By Matthew Biddle
Janice Lintz, BS ’84, vividly remembers the moment her daughter was diagnosed with hearing loss at 2 1/2 years old.
“Don’t worry,” the doctor said, delivering the news. “There are special schools for her.” Lintz couldn’t believe it: Not knowing anything else about her, the doctor had instantly marginalized her child—and Lintz set out to ensure nothing would stop her from achieving her full potential.
Initially, Lintz started advocating for hearing access at places her family visited near their New York City home.
“There were all these artificial barriers in place preventing us from going to theaters or museums,” she says. “A lot of it was entrenched ignorance—people weren’t trained properly, equipment was broken and nobody seemed to care. My job was to make people care.”
Eventually, Lintz thought bigger. She convinced Delta Airlines and the Taxi and Limousine Commission to add induction loops—which transmit sound directly to an individual’s hearing aid or cochlear implant—to airport terminals and thousands of New York City taxis, respectively. Lintz helped the National Park Service write its accessibility guidelines, testified before Congress, filmed a video for the United Nations and was twice appointed to the Federal Communications Commission’s Consumer Advisory Panel.
Along the way, Lintz also began advising organizations on improving hearing access and launched her company, Hearing Access & Innovations, in 2014.
“I often tell people that the ‘D’ in ‘diversity’ is for ‘disability,’” Lintz says. “Doing good and doing well are not mutually exclusive, but too many businesses view disability access as charity. When everyone cannot access your services, you’re losing potential customers.”
One in four Americans has a disability, according to the Centers for Disease Control and Prevention, ranging from observable mobility impairments to invisible disabilities of vision, hearing or cognition.
Meanwhile, 44,000 School of Management alumni live and work across the globe—and like Lintz, many are making a positive impact on the lives of individuals with disabilities through their careers and advocacy. Here are three more of their stories.
“I’m the pink elephant in the room,” says Alexandra Cartier, who is hard of hearing, summing up the frustration and isolation she sometimes feels during conversations. In meetings, for example, she may miss things as she turns to find the speaker and read their lips. Worse, during COVID-19, the necessity of mask-wearing makes reading lips impossible.
Through Zaniology Consulting, Cartier assists organizations with accessibility compliance and provides resources for communicating with people with disabilities in the workplace. To connect with other business owners, Cartier completed the Center for Entrepreneurial Leadership’s Allstate Minority and Women Emerging Entrepreneurs program in 2018.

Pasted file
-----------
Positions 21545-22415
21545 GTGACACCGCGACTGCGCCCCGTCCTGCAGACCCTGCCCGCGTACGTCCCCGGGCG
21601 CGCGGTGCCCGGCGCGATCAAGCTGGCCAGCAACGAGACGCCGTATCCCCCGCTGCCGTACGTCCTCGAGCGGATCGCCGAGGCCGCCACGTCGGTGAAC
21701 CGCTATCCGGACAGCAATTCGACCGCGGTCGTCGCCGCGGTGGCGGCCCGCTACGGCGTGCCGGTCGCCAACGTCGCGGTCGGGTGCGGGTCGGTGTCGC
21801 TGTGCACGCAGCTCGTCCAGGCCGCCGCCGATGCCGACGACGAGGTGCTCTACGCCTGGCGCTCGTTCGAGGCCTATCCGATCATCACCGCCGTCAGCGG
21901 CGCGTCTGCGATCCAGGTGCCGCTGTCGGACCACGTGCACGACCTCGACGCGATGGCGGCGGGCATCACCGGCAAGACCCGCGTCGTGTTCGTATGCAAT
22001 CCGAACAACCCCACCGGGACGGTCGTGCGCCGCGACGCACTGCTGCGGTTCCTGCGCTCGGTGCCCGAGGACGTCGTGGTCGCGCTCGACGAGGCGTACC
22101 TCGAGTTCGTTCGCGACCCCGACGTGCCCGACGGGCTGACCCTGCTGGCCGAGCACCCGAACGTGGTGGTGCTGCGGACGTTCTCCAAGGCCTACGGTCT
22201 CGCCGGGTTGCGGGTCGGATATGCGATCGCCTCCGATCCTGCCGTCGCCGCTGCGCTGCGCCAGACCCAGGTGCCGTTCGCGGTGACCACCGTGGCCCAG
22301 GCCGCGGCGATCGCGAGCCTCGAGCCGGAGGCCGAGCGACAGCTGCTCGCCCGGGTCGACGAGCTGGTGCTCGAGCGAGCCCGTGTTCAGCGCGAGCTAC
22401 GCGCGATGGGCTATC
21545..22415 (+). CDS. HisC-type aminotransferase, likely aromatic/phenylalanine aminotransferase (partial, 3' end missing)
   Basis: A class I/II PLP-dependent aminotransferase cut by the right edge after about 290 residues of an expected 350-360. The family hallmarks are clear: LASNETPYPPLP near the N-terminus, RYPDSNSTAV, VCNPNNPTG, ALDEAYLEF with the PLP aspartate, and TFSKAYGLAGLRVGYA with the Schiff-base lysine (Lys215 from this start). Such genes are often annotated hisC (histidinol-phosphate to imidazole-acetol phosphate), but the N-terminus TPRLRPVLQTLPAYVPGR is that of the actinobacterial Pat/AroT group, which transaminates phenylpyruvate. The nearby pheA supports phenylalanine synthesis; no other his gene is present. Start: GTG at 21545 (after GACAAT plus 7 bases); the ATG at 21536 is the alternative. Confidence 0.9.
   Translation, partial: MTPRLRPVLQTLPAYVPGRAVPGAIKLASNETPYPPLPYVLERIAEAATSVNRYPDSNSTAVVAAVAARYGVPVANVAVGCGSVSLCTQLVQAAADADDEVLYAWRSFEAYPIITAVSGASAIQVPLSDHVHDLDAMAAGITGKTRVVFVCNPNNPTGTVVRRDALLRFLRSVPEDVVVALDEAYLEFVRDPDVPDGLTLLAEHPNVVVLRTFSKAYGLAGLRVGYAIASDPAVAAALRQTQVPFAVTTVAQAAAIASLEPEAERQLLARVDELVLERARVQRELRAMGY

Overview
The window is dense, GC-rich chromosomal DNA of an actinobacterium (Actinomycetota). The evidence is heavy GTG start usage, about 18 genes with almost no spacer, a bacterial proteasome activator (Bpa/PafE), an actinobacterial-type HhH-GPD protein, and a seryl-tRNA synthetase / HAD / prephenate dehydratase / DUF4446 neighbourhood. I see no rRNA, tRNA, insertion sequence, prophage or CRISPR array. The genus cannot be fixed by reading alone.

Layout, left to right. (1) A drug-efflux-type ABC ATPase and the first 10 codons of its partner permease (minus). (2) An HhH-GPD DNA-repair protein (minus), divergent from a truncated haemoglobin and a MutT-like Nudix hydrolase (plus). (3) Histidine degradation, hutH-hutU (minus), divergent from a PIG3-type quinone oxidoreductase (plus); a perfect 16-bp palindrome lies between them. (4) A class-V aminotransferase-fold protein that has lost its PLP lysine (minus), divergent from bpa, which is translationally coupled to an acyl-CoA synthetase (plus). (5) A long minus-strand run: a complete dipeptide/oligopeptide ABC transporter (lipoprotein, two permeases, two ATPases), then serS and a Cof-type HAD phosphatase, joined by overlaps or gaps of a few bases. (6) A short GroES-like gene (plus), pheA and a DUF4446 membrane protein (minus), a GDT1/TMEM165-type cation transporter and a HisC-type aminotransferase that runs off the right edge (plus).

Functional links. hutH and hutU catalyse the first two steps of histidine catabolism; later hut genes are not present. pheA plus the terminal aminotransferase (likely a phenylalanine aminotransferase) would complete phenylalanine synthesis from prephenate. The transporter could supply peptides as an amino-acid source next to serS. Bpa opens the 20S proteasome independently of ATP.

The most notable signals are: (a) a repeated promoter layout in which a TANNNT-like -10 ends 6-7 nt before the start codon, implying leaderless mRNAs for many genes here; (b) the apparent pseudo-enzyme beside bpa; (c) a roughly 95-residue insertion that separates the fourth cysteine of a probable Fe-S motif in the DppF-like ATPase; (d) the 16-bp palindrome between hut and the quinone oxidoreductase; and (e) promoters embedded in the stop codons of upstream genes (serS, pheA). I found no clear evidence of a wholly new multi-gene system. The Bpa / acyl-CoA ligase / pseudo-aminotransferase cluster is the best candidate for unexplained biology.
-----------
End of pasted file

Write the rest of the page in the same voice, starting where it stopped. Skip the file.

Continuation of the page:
“Everybody is a consultant, so I had to think about how to separate myself in the market,” says Cartier, a serial entrepreneur who also earned her BA from UB. “Who knows the market of people who are deaf or hard of hearing better? I understand what it’s like to communicate with a language barrier and decided I needed to solve this problem.”
Cartier also founded Vü, a startup that aims to help everyone “join the conversation.” Along with other products in the pipeline, Vü has one patent-pending technology ready for beta testing: the portable intelligent audio assistant, a pocket-sized device that lights up to show where sound is coming from, provides audio-to-text transcripts and stores those transcripts on a secure cloud.
“My company is about people helping people be people—to be independent, work independently and engage fully with others,” she says. “This is a game-changer.”
As a UB student, Katrina Jacobi, MSW/MBA ’12, volunteered as a Big Sister and interned in the HR department for Big Brothers Big Sisters of Erie County. The experiences confirmed her passion for helping others and established her niche working behind the scenes to help nonprofits run smoothly.
Today, Jacobi serves as chief administrative officer for Western New York Independent Living (WNYIL), which provides an increasing range of services in 22 counties to empower individuals with disabilities. Among other tasks, she manages the agency’s 90-plus grants and contracts, and coordinates the activities of its board, committees and senior leaders.
“WNYIL was started by college students with disabilities who were sick of facing discrimination and lack of access, and decided to make their own opportunities,” she says. “We’re an eclectic organization, with the ability to create any service, whether one person or 1,000 people want it—as long as it allows individuals with disabilities to take charge of their lives.”
From her first jobs as an athletic trainer and physical therapist to her current role leading Visually Impaired Advancement (VIA), Tamara Owen, EMBA ’02, has always sought to help people overcome challenges.
“There's nothing more satisfying than removing barriers so people can be successful, and helping them have purpose and be a part of a larger solution,” says Owen, who also spent much of her career at the helm of several Buffalo hospitals.
Founded more than a century ago, VIA—formerly Olmsted Center for Sight—helps people who are blind or visually impaired achieve their highest level of independence. After joining in 2013, Owen has led the thriving nonprofit in providing vision rehabilitation, education and employment services to more than 2,500 individuals a year.
“I measure our impact through the lives of the people we serve,” Owen says. “When a child who is blind can participate in a classroom and in recess right alongside his or her sighted peers, that’s success. When we provide a machine operator or mortgage broker who is becoming blind with the tools and strategies to keep working, that’s success. It’s about every individual we can help live a joyful, purposeful life.”